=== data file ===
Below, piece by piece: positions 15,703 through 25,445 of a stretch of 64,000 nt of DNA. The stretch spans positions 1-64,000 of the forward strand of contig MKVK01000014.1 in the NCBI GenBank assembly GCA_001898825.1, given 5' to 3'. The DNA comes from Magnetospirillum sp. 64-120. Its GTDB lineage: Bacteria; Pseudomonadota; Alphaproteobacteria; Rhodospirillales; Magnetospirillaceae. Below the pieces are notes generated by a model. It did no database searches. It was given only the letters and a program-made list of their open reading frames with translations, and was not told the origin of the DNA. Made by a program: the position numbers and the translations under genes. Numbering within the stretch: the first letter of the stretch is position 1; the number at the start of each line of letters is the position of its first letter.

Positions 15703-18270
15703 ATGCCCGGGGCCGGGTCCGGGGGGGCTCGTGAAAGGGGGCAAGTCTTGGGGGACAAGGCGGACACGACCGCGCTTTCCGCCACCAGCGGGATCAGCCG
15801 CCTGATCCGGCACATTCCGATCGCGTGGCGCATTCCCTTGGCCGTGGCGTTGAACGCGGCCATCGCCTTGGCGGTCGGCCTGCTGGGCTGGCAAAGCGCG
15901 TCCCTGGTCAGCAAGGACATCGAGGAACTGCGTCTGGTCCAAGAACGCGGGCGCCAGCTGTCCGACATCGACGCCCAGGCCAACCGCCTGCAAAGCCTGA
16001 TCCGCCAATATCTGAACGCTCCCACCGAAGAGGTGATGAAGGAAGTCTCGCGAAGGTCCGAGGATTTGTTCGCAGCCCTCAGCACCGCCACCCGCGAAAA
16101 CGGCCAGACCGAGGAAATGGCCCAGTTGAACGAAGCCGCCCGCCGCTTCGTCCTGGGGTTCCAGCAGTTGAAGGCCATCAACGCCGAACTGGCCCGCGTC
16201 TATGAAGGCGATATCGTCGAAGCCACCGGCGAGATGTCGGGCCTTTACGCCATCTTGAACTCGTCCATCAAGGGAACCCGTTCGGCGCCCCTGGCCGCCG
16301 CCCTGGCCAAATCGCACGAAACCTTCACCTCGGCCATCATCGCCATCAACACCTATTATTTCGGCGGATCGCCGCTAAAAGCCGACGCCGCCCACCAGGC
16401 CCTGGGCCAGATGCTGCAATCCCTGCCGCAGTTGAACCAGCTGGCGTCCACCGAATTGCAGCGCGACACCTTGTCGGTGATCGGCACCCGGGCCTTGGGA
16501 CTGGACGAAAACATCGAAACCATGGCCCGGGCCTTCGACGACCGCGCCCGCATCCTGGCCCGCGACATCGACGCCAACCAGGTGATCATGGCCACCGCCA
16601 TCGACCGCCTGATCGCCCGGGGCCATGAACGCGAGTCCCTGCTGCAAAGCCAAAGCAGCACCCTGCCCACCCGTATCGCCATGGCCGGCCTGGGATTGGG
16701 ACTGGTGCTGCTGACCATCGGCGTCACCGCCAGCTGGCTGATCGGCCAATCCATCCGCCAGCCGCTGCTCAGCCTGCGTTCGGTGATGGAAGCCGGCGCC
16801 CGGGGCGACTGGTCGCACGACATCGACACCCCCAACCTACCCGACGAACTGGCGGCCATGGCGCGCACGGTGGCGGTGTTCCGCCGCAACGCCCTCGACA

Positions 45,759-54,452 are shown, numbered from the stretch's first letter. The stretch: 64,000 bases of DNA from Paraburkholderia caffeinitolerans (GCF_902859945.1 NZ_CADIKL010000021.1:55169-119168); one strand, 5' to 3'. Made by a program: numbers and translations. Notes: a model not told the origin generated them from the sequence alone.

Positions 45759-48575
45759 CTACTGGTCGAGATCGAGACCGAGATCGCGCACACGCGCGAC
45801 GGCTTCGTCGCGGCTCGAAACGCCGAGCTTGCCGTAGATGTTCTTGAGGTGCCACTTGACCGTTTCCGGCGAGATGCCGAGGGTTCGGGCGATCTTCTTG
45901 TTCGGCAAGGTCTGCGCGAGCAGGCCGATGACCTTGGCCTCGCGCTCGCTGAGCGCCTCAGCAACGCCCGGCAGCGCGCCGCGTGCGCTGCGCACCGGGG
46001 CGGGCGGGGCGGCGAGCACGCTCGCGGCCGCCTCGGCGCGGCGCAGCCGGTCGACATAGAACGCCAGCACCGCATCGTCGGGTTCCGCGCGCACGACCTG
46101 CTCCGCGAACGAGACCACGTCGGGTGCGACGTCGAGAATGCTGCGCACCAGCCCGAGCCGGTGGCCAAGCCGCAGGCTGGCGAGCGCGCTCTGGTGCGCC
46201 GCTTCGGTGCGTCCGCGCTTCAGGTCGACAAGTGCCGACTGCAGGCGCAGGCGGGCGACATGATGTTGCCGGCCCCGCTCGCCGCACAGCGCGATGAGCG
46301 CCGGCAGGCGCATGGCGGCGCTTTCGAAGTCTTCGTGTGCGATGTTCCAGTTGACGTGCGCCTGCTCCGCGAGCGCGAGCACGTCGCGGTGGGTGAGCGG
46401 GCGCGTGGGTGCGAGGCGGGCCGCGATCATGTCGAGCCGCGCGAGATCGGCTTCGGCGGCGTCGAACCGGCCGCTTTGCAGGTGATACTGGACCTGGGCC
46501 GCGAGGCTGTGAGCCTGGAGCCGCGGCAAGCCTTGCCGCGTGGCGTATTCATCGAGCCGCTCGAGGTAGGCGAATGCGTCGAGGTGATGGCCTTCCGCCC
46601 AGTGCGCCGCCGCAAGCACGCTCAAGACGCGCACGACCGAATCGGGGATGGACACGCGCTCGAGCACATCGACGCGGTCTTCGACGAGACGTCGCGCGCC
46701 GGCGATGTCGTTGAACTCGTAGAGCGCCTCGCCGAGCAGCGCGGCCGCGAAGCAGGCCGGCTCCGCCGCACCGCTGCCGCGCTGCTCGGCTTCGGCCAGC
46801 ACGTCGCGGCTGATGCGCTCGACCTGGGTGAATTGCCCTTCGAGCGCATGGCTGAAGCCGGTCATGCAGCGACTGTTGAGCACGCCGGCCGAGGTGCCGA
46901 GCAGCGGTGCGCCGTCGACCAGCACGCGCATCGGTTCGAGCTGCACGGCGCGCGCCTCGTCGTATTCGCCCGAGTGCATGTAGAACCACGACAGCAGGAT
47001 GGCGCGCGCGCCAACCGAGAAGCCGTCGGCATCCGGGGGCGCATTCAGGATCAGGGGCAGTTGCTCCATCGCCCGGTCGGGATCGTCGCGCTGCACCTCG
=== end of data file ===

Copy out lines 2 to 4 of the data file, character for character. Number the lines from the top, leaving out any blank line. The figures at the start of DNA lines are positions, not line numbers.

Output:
Positions 15703-18270
15703 ATGCCCGGGGCCGGGTCCGGGGGGGCTCGTGAAAGGGGGCAAGTCTTGGGGGACAAGGCGGACACGACCGCGCTTTCCGCCACCAGCGGGATCAGCCG
15801 CCTGATCCGGCACATTCCGATCGCGTGGCGCATTCCCTTGGCCGTGGCGTTGAACGCGGCCATCGCCTTGGCGGTCGGCCTGCTGGGCTGGCAAAGCGCG